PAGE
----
US diplomat: Healthy US-Japan alliance vital amid Asia’s changing security dynamics

By Malcolm Foster, AP
Wednesday, October 6, 2010

US diplomat: US-Japan pact vital in changing Asia

TOKYO — The top U.S. diplomat for East Asia said Wednesday that Washington and Tokyo need to make sure their security alliance is in good working order to cope with rapid changes in Asia.

U.S. Assistant Secretary of State Kurt Campbell also praised Prime Minister Naoto Kan for demonstrating “statesmanship” in his handling of a spat with China over disputed islands in the East China Sea.

Campbell’s visit, to prepare for a trip by President Barack Obama to Japan in November, comes as an increasingly confident China expands its military and maritime activities in disputed waters and North Korea pursues its nuclear and missile programs.

“We’re living through a period of very consequential developments, not just in Northeast Asia, but Asia as a whole, and it’s extremely important that the U.S.-Japan relationship not be left behind, and that we focus attentively on the changing security environment,” Campbell told a small group of reporters at the U.S. Embassy.

“It is critical for this generation of American policymakers to in no way take Japan for granted,” he added.

Relations between Tokyo and Washington soured somewhat earlier this year under Kan’s predecessor, who attempted to move a controversial U.S. Marine base out of Okinawa, contrary to a previous agreement with Washington. The two sides agreed in May to stick with the original plan and shift Marine Air Station Futenma to a less-populated part of the island, but strong local opposition has stalled progress in carrying it out.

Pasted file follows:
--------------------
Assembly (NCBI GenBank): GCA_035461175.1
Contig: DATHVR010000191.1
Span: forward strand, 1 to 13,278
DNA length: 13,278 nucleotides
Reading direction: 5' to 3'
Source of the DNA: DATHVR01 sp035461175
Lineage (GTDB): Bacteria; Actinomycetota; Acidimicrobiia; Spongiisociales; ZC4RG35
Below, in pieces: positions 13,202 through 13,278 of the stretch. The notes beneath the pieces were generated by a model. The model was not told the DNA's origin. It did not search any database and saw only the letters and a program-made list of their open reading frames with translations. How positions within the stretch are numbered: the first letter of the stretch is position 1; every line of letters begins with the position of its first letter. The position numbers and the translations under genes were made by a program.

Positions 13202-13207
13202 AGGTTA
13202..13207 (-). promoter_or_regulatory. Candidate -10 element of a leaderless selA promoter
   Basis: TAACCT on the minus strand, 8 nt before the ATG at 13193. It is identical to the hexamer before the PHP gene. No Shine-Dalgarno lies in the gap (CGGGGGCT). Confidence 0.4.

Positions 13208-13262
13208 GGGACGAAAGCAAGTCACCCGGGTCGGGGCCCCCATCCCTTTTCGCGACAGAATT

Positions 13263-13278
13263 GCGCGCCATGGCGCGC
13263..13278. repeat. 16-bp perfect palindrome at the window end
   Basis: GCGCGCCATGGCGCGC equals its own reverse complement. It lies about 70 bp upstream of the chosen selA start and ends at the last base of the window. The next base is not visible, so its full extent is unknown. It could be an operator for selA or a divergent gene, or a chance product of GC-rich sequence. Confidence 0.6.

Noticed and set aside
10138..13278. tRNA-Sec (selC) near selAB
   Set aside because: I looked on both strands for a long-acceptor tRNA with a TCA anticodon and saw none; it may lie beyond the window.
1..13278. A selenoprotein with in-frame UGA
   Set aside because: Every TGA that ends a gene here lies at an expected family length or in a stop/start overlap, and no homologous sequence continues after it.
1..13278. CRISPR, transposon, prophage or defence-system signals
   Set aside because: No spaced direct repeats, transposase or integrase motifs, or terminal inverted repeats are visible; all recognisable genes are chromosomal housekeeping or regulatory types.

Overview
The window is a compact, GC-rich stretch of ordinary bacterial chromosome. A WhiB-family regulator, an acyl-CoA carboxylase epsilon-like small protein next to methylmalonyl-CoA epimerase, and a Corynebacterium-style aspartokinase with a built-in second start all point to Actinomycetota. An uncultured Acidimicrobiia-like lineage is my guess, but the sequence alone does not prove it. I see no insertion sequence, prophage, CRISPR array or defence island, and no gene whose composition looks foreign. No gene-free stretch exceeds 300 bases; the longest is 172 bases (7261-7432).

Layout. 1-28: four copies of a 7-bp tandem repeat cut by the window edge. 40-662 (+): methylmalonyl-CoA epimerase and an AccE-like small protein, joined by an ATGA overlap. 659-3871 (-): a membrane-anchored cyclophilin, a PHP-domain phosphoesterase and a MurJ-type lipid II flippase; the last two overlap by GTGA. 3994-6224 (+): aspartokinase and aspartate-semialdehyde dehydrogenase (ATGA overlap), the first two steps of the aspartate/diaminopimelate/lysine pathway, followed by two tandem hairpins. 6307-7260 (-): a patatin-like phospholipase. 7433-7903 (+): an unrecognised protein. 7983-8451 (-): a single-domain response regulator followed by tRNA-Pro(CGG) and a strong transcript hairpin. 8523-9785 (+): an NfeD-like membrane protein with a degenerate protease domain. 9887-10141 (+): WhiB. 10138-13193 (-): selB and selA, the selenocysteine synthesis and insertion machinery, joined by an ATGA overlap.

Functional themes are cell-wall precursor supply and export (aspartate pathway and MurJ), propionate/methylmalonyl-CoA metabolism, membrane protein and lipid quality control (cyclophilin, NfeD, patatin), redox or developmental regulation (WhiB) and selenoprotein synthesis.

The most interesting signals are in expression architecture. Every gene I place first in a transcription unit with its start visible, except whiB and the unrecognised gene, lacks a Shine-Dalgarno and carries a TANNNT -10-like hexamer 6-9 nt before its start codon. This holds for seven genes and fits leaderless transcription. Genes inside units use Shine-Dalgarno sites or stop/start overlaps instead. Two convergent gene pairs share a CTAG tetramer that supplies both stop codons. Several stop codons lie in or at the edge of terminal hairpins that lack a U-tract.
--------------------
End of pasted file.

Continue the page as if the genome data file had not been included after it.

“The desire to successfully conclude an agreement and move forward is high in Washington,” Campbell said. “We’ve conveyed that sense of urgency directly to Japanese colleagues.”

Under the U.S.-Japan security alliance, in its 50th year, some 47,000 American troops are stationed in Japan. The U.S. is obliged to respond to attacks on Japan and protects the country under its nuclear umbrella.

Campbell said the U.S. did not play a role in facilitating dialogue between China and Japan in their dispute over the arrest of a Chinese fishing boat captain whose vessel collided with Japanese patrol boats near islands claimed by both nations. Japan eventually released the captain, but his detention stirred up nationalism in both countries and raised tensions.

Tokyo has declared an end to the spat over the collision, but the territorial dispute itself has not been resolved — and Campbell suggested that more might arise.

“As both countries are increasingly reliant on freedom of navigation, freedom of the oceans, it seems that coming to terms with these issues will be essential going forward,” he said.

Campbell praised Kan’s handling of the incident to keep it from spinning out of control. “He saw the potential for a dramatic degradation in relations, recognized that it wasn’t in the interest in Japan — and frankly of China or other countries in Asia — and he took the necessary steps, and we praised him within that context.”

Campbell also said the U.S. could help create an environment in which rival claimants in territorial disputes could discuss how to resolve their differences.

Beijing was furious after U.S. Secretary of State Hillary Rodham Clinton told a regional security forum in July that the peaceful resolution of disputes over the Spratly and Paracel island groups in the South China Sea was in the American national interest. Beijing said Washington was interfering in an Asian regional issue.

“I don’t think it would be an appropriate role for the United States to play a direct role” in resolving such disputes, Campbell said.

“In the South China Sea, there is no desire by any of the claimants for the United States to play such a role. What they want is for the United States to support a process” that would resolve disputes, he said.

Campbell heads to Seoul on Thursday.

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